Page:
During my studies I have focused my interest on experimental physics and its application to other disciplines, in particular heritage and environmental sciences, working in several laboratories around Europe (e.g. the Ion Beam Centre at the HZDR, Germany, and the Isotope mass Separator On-Line facility at CERN, Switzerland). After my bachelor’s degree in physics, in 2016 I completed a Master of Science’s Programme in Nuclear and Particle Physics at the University of Jyväskylä (Finland), developing a detector array for nuclear spectroscopy purposes. Further, I achieved another master’s degree in physics at the University of Florence working with Ion Beam Analysis (IBA) and their applications on atmospheric aerosol.
My research project conducted during the Tech4Culture PhD Programme aimed at developing a device combining a multi-technique analysis, usually employed in large-scale facilities as accelerator laboratories, and the transportability of the instrumentation, to support the study of works of art in conservation centres or museums. It was developed within the framework of the INFN-CHNet collaboration, the network of the Italian Institute of Nuclear Physics dedicated to cultural heritage.
The techniques combined are three in total: two spectroscopic techniques, X-ray fluorescence (XRF) and X-ray induced luminescence (XRL), and digital radiography (DR), one of the most popular and helpful imaging techniques in heritage science. XRF provides information on the elemental composition of a work of art, and therefore on its production technique and materials. XRIL can be used to provenance studies of manufacts, by studying the rocks of which they are made of. DR is used to obtain information on the inner structure, the conservation state, and the characteristics of artworks. They are all based on the interaction of an X-ray beam with the artefacts, but usually each one has a dedicated facility.
The Movable Device for in SiTu Analysis, MODESTA, developed in this research project, is the first multi-technique device offering three techniques in a single instrument. It was developed in-house assembling the measuring set-up, the motorised system, and the electronic parts needed. A first characterisation of the instrument was done, and preliminary tests were carried out on real objects. Moreover, thanks to the expertise within the INFN-CHNet collaboration, the feasibility of performing scanning XRF and computed tomography techniques was proved.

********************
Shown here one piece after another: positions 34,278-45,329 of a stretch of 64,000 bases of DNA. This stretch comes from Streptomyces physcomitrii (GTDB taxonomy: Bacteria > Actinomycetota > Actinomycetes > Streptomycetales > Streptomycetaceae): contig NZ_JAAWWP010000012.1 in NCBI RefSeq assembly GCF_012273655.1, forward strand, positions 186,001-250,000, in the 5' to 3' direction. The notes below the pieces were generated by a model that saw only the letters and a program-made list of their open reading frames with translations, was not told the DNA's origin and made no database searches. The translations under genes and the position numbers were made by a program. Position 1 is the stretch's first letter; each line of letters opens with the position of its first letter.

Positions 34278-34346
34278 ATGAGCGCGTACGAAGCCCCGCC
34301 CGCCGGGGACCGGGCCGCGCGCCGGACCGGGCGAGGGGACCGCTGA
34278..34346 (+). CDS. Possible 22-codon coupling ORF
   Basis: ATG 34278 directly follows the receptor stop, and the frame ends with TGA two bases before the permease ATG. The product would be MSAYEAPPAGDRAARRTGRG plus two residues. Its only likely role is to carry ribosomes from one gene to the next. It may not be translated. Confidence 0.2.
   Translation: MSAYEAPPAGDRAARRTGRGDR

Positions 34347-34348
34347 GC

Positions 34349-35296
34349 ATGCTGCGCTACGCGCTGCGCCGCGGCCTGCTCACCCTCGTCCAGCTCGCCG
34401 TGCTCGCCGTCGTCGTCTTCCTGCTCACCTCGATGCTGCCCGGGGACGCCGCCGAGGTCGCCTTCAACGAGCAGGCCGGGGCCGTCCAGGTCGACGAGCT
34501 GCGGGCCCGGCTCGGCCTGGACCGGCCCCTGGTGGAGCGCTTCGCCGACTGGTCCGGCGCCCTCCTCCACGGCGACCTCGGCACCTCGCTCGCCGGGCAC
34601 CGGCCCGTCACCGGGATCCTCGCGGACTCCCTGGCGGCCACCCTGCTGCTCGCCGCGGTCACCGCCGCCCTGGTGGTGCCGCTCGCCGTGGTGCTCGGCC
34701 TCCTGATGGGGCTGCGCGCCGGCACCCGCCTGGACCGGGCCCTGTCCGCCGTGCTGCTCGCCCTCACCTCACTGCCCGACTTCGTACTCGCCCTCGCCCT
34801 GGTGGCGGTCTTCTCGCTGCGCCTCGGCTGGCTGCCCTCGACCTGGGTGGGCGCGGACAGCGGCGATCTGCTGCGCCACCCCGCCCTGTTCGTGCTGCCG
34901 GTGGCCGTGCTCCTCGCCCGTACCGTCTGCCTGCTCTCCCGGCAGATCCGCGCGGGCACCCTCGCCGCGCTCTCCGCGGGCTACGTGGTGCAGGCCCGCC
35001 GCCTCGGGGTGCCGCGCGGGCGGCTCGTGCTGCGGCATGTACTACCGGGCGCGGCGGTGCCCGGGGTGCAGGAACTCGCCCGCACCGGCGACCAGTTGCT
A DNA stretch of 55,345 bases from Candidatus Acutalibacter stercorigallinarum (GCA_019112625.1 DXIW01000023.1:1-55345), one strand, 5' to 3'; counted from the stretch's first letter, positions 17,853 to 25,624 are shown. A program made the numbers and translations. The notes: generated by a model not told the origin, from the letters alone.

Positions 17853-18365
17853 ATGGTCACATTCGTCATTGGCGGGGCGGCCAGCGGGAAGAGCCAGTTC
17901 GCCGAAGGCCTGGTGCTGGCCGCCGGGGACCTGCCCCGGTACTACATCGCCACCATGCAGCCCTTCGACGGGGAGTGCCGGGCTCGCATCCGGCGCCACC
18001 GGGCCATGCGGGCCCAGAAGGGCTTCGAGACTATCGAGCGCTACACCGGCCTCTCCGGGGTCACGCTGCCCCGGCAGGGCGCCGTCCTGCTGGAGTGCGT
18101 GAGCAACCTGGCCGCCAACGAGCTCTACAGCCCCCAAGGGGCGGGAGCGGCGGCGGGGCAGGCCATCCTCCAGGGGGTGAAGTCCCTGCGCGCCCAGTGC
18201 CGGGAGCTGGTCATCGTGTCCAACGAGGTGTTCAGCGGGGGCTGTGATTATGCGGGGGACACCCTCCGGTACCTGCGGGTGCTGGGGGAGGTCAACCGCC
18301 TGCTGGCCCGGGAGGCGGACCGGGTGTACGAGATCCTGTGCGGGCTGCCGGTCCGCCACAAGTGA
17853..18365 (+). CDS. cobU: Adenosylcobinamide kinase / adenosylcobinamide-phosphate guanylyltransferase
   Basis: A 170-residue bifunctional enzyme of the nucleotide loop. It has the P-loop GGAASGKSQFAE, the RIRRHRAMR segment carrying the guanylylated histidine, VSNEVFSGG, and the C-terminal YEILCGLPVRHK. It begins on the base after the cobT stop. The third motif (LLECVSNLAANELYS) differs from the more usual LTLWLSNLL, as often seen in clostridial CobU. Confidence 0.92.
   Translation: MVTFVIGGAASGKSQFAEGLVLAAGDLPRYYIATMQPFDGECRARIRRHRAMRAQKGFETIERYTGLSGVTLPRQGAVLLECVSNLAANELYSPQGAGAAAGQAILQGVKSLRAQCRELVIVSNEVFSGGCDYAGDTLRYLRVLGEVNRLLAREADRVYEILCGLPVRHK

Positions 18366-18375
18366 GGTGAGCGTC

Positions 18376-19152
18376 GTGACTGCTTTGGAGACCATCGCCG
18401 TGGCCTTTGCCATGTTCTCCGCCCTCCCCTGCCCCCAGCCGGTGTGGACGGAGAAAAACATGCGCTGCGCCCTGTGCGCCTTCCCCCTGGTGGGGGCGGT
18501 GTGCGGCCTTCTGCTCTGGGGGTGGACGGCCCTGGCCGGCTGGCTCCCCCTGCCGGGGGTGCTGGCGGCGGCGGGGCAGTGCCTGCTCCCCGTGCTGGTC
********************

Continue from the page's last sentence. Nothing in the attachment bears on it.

As a side activity, in the framework of the INFN-CHNet collaboration, I conducted the analysis of XRF data on different applications, from XVII century furniture to XVI century paintings. Results allowed the characterisation of the painting palette and the technique of the artists and were published in the following articles.
LIST OF ARTICLES
L. Sottili, L. Giuntini, A. Mazzinghi, et al. The Role of PIXE and XRF in Heritage Science: The INFN-CHNet LABEC Experience. Appl. Sci. 2022, 12, 6585. https://doi.org/10.3390/app12136585
L. Sottili, L. Guidorzi, A. Mazzinghi, et al. INFN-CHNet at work: X-ray fluorescence analyses on works of art at the CCR “La Venaria Reale”. Il Nuovo Cimento C. 2022, 212. DOI: 10.1393/ncc/i2022-22212-7e
L. Sottili, L. Guidorzi, A. Mazzinghi et al.; Macro X-ray fluorescence analysis of XVI-XVII century Italian paintings and preliminary test for developing a combined fluorescence apparatus with digital radiography; ACTA IMEKO; 2022; 10.3390/app11031197
L. Sottili L. Guidorzi, A. Mazzinghi et al. The Importance of Being Versatile: INFN-CHNet MA-XRF Scanner on Furniture at the CCR “La Venaria Reale”. Applied Sciences. 2021; 11(3):119
L. Sottili, L. Guidorzi, A. Mazzinghi et al. INFN-CHNet meets CCR La Venaria Reale: First results. In Proceedings of the 2020 IMEKO TC-4 International Conference on Metrology for Archaeology and Cultural Heritage 2020, Trento, Italy, 22–24October 2020; pp. 507–511.
Tech4Culture Fellow – Call 2 (2019)
Supervisor: Alessandro Re, Physics Department